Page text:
Use a projector to share the various broadcasts, articles, or presentations with the entire class. For example, students can listen to a podcast on "A history of ideas" to jump-start a discussion; students might review the iWonder presentation on "How close did D-Day come to failure?" to address the key details of the WWII invasion. Students will also benefit from accessing the resources on their own devices, so consider sharing the link to your class homepage or use a QR code reader to share the link. The site can be recommended for historical research, or specific assignments can be designed around a particular resource. Depending on lesson goals and student ability level, it may be useful to develop guided worksheets for students to complete.Continue reading Show less
BBC History is a website that hosts a large collection of multimedia resources on high-interest social studies topics. The home page changes regularly and highlights a variety of topics. There are four different types of resources on the site: iWonders, news articles, iPlayers (only in U.K.), and radio podcasts. The iWonders focus on an interesting historical question. For example, in "How did so many soldiers survive the trenches?" students read about a typical day in the trenches of World War I, view graphics, and watch videos on the topic. Many of the resources also include interactive features and links to further information. Students and teachers can search by topic and find additional materials on a number of historical events including British history, ancient history, family history, and historical figures.
The site's content goes far beyond a review of basic history and provides opportunities to delve into some especially fascinating historical events. The videos (when they work), the podcasts, and the graphics and images should all combine to increase student interest and engagement. The iWonders, in particular, examine unique historical questions such as "Why friends fought together in WWI," "Why didn’t Christianity die out in the first century?" and "Did a Welshman discover America?" While there's no doubt that the content will be interesting, teachers will need to explore to find which resources are relevant and accessible to their specific students. For example, some of the articles and podcasts may be difficult to understand for ELL students, while others may require more context to make the content accessible for students. Overall, this is a great tool to extend your existing curriculum with some thoughtful, engaging multimedia content.
Key Standards Supported
Reading History/Social Studies
Determine the meaning of words and phrases as they are used in a text, including vocabulary specific to domains related to history/social studies.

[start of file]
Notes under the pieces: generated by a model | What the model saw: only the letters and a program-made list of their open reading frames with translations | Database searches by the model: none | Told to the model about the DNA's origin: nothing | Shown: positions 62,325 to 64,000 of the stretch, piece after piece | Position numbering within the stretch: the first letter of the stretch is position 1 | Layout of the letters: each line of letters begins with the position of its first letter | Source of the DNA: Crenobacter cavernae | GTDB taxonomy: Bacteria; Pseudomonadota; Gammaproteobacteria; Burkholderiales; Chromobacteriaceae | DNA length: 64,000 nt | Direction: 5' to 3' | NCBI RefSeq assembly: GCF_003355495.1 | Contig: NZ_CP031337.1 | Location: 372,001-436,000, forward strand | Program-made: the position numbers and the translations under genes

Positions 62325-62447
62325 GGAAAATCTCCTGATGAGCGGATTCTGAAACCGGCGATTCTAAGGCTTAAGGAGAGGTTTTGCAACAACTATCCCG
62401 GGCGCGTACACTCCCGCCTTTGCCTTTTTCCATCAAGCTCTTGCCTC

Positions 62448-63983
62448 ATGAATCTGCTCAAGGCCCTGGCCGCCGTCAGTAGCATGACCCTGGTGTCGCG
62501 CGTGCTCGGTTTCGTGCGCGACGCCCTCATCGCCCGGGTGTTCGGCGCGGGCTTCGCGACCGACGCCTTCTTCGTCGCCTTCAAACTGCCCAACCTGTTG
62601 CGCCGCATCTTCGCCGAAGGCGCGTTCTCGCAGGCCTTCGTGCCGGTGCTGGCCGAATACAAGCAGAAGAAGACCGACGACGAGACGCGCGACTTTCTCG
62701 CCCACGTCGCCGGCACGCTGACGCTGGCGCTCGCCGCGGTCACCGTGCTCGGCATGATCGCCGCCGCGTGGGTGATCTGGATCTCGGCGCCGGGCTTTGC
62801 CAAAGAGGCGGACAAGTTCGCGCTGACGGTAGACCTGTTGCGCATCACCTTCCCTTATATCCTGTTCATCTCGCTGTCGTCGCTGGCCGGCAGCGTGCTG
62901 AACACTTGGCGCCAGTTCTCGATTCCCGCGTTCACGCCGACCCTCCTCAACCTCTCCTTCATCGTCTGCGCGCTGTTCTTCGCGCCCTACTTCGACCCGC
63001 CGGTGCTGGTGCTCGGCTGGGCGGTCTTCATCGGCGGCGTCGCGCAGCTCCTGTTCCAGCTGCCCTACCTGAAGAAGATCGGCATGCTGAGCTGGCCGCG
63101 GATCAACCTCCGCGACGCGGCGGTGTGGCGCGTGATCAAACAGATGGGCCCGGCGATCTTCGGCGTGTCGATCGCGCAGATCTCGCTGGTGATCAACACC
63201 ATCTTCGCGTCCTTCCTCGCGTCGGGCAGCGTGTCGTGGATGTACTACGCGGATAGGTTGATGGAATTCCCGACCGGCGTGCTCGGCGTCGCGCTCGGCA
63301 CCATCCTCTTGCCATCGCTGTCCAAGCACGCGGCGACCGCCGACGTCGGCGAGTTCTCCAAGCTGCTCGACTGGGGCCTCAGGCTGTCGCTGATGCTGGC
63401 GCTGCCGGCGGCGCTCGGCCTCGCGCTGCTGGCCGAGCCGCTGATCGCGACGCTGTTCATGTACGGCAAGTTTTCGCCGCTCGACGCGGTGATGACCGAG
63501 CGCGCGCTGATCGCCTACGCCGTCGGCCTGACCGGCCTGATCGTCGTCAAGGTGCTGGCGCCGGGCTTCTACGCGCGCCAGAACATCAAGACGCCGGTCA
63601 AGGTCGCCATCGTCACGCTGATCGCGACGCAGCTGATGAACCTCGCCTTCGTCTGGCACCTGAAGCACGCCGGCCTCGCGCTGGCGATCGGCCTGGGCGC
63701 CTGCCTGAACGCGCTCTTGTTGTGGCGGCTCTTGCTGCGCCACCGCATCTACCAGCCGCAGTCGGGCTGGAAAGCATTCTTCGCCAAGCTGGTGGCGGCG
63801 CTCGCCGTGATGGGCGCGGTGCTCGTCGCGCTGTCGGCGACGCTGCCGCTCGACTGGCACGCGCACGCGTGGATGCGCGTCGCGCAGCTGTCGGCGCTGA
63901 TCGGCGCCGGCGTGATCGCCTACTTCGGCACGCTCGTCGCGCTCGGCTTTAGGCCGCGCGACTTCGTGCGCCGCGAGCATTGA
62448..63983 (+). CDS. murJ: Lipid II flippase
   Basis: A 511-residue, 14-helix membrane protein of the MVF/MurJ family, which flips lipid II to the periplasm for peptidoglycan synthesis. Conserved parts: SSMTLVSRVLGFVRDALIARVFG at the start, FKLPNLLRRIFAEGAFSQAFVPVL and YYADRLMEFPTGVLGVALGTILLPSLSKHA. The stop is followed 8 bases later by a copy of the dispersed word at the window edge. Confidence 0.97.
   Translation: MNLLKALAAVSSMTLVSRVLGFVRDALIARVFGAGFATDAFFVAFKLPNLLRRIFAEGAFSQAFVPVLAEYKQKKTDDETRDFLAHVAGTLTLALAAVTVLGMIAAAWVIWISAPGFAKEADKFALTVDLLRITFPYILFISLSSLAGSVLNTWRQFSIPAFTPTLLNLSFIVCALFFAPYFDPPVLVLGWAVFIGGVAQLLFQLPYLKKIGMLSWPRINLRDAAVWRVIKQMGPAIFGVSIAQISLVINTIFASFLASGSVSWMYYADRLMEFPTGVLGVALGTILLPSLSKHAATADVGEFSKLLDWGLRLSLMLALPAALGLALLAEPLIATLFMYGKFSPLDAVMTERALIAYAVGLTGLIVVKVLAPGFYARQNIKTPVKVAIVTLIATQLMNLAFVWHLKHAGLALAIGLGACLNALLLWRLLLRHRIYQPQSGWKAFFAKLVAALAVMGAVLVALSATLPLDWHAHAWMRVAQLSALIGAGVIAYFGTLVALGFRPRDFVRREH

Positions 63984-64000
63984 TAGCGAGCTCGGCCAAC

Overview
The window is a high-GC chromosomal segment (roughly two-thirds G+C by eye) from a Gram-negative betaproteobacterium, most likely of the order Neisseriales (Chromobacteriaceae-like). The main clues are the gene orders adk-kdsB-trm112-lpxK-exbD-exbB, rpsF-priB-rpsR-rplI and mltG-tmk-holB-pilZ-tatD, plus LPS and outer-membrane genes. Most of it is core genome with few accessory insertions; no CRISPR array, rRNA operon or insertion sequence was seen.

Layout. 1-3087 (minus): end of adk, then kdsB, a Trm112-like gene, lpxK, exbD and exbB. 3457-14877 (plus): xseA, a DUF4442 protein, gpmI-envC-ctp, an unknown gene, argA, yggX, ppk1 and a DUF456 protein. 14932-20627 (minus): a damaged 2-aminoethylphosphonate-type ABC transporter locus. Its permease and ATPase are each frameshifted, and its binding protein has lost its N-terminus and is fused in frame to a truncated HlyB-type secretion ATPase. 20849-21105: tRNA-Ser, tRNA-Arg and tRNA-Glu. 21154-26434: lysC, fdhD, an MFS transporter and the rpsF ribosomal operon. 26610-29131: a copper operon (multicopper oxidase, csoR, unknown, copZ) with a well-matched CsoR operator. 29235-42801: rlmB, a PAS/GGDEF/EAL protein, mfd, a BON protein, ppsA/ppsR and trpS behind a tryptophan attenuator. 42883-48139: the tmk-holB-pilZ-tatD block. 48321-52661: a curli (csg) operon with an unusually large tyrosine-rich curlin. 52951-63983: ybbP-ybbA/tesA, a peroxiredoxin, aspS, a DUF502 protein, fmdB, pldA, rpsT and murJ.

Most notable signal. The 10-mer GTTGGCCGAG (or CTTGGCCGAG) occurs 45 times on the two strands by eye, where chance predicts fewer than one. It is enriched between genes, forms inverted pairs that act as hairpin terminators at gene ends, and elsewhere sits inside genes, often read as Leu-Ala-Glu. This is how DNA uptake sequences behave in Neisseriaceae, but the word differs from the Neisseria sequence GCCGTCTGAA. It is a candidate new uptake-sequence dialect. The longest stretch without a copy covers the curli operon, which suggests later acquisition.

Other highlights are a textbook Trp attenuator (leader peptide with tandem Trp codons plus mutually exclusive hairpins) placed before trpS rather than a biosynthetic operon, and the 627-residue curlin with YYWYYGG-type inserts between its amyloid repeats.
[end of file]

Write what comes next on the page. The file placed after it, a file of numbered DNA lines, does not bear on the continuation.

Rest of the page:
Integrate visual information (e.g., in charts, graphs, photographs, videos, or maps) with other information in print and digital texts.
Cite specific textual evidence to support analysis of primary and secondary sources.
Determine the central ideas or information of a primary or secondary source; provide an accurate summary of the source distinct from prior knowledge or opinions.
Determine the meaning of words and phrases as they are used in a text, including vocabulary describing political, social, or economic aspects of history/social science.
Integrate quantitative or technical analysis (e.g., charts, research data) with qualitative analysis in print or digital text.
Cite specific textual evidence to support analysis of primary and secondary sources, attending to such features as the date and origin of the information.
Determine the central ideas or information of a primary or secondary source; provide an accurate summary of how key events or ideas develop over the course of the text.
Determine the meaning of words and phrases as they are used in a text, including analyzing how an author uses and refines the meaning of a key term over the course of a text (e.g., how Madison defines faction in Federalist No. 10).
Integrate and evaluate multiple sources of information presented in diverse formats and media (e.g., visually, quantitatively, as well as in words) in order to address a question or solve a problem.
Cite specific textual evidence to support analysis of primary and secondary sources, connecting insights gained from specific details to an understanding of the text as a whole.
Determine the central ideas or information of a primary or secondary source; provide an accurate summary that makes clear the relationships among the key details and ideas.